color X 2

Date : October 14, 2020

The Shakers literally ‘colored their world’ from the interior and exterior of their buildings, to the objects they used and to the garments they wore.

Slowly this vibrant world began to dawn on me about a month into my residency.  Was it when we examined their garments with a blue warp and red weft, a process they called ‘changeable,’ that renders a vibrating look to the coat or gown?  Was it standing in the storage room and seeing painted pails all the colors of the rainbow?  Was it being overwhelmed by the multiple yellow ochre hues of paint–peg rails, floor, built-in cupboard, window trim—contrasted with the blues, greens and reds of the objects in the dwelling room?

Hard to say if it was just one moment, but more likely an accumulation of hues over time that dazzled. The Shakers lived in a vibrant world, both interiorly, with their religious beliefs and exteriorly with their painted world.  If only I could time travel back for a day, a week and take that color walk with them. 

I invite you to take two color walks with me.

Next week on October 22 at 5:30pm via Zoom, Hancock Shaker Village Curator Sarah Margolis-Pineo and I will discuss my residency, the search for the Shaker palette through natural dyes and mine the collection for brilliantly colored examples.

Please sign up to join us for A Coat of Heavenly Brightness and register here at Hancock Shaker Village’s website.

Last week, I participated in ‘COLOR + ECOLOGY’ part of the The Common Thread Series, a collaboration with the Southern New England Fiber Shed and the Edna W. Lawrence Nature Lab at RISD.  Laurie Brewer, RISD Museum Costume & Textiles Associate Curator + RISD Apparel Faculty Member along with Amy DuFault and Dora Mugerwa discussed ‘how color’s relationship to regional ecology and history impact the curation of how colors are represented in fashion and textiles’. 

Video of our discussion is available here via The Nature Lab.


Category : community
Date : August 30, 2020

Later today a group of our communities’ essential workers—teachers, nurses, firefighters, health care workers, police officers, maintenance workers, foodbank volunteers, and grocery workers—will be thanked for their service over the past months.  No, they won’t be opening letters, but instead will be offered words and music by Yo Yo Ma, Anjimile, Emanuel Ax, Billy Keane, Chantell McFarland and Deval Patrick — Live from Hancock Shaker Village:  Songs of Comfort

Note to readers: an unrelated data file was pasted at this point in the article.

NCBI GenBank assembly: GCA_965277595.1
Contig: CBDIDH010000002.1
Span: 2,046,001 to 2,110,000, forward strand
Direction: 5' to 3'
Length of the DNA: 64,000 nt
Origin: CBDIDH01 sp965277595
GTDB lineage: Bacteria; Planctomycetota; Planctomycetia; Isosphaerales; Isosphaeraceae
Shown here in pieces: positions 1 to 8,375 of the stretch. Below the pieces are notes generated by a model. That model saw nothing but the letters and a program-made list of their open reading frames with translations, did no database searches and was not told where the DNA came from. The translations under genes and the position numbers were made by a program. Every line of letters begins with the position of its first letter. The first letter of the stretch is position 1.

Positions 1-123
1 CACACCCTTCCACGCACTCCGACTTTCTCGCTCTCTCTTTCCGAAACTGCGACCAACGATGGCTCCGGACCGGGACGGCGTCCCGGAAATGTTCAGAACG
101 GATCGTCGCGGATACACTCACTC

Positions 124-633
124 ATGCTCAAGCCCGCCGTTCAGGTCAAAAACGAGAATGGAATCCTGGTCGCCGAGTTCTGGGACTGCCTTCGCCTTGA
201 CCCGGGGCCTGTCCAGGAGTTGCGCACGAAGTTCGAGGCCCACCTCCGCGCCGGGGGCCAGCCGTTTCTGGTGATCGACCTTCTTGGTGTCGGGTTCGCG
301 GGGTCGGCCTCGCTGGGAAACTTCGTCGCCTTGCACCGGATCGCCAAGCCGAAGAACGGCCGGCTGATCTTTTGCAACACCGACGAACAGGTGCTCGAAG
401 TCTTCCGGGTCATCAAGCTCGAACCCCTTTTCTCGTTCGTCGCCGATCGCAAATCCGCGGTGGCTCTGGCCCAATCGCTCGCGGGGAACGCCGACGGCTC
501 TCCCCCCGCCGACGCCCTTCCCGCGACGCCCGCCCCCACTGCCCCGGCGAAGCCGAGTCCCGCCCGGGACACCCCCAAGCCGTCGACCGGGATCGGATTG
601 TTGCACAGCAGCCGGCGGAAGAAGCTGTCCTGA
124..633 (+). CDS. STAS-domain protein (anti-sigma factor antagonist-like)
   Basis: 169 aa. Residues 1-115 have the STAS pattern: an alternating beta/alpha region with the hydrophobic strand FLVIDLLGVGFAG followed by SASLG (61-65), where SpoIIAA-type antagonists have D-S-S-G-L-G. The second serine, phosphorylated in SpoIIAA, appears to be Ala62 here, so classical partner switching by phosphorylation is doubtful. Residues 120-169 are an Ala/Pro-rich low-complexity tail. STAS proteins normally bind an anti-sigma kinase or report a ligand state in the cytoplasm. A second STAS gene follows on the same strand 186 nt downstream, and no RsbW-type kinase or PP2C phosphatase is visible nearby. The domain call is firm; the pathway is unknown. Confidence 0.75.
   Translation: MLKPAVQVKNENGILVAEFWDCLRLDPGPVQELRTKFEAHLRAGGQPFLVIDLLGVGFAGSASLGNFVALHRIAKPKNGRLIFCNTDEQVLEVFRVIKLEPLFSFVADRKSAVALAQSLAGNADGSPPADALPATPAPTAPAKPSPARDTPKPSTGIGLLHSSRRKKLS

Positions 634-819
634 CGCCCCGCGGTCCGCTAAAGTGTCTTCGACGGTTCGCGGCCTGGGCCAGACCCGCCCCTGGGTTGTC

Hancock Shaker Village is known as the City of Peace and seems a fitting place for this evenings’ thank you celebration.

Even though, The Shakers as a society operated outside of the World, as they termed it, they very much participated in and contributed to their surrounding communities.  In her book Shaker Cities of Peace, Love and Union: A History of the Hancock Bishopric, Deborah E. Burns cites many examples, but this one is both apt and particularly poignant.

“A report from Hudson, New York, in the Pittsfield Sun of November 28, 1803 states:  On Thursday morning last, between eight and nine o’clock, 73 waggons arrived in this city from New Lebanon loaded with different kinds of provisions which is a donation from the Societies of Shakers in New Lebanon and Hancock, to the sufferers by the late terrible epidemic in New York.  The following are the quantities of provisions which they shipped from there to New York, vix. 833 lb. of Pork, 1951 lb. of Beef, 1746 lb. mutton, 1685 lb. rye flour, 52 bushels rye, 24 do. beans, 179 do. potatoes, 34 do. carrots, 2 do. beets, 2 do. dried apples.  Besides these provisions the two Societies made up 300 dollars in specie, which is also to be presented to the poor of New York.  Would not the wealthy part of the community do well to imitate this most noble example of the Shakers?”

 Deborah Burns, Shaker Cities of Peace, Love and Union:  A History of the Hancock Bishopric, (Hanover: University Press of New England, 1993), pgs. 52-53.

Please note, this concert is limited to the invited audience and will be broadcast live on WAMC starting at 7pm and continues until 8:30 pm.

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